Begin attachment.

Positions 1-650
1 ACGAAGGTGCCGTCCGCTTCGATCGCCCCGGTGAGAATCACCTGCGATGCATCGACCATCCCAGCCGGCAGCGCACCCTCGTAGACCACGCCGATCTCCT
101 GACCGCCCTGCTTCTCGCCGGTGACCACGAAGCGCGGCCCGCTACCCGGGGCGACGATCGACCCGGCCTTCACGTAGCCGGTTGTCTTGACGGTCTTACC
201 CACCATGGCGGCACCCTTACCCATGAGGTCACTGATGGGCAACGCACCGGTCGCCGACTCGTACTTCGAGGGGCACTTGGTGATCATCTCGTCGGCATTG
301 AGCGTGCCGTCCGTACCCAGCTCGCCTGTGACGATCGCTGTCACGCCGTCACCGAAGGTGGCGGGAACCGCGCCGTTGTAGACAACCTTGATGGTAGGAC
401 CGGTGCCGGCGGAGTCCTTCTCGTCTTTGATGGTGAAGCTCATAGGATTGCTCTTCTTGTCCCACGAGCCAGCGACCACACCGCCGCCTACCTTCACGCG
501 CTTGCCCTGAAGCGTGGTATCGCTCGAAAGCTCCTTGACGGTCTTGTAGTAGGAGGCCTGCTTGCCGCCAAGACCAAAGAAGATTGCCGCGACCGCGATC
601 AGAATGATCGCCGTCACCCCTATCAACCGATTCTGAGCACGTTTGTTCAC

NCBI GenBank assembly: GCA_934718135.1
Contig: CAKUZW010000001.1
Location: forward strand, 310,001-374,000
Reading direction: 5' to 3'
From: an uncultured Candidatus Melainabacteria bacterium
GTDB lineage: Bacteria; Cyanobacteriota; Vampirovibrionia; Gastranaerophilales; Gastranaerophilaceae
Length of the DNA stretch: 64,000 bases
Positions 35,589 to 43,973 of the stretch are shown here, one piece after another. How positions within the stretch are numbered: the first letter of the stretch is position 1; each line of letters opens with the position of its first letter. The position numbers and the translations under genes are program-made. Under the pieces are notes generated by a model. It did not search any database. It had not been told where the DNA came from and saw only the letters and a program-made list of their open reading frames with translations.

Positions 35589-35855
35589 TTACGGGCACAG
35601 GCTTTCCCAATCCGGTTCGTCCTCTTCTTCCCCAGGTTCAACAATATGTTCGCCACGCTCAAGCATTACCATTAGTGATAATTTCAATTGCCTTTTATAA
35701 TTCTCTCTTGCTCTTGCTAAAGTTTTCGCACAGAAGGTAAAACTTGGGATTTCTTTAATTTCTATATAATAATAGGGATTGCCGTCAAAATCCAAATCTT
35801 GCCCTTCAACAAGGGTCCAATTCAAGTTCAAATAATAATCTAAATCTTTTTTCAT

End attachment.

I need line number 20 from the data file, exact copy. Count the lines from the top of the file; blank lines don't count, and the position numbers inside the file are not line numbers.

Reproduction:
35701 TTCTCTCTTGCTCTTGCTAAAGTTTTCGCACAGAAGGTAAAACTTGGGATTTCTTTAATTTCTATATAATAATAGGGATTGCCGTCAAAATCCAAATCTT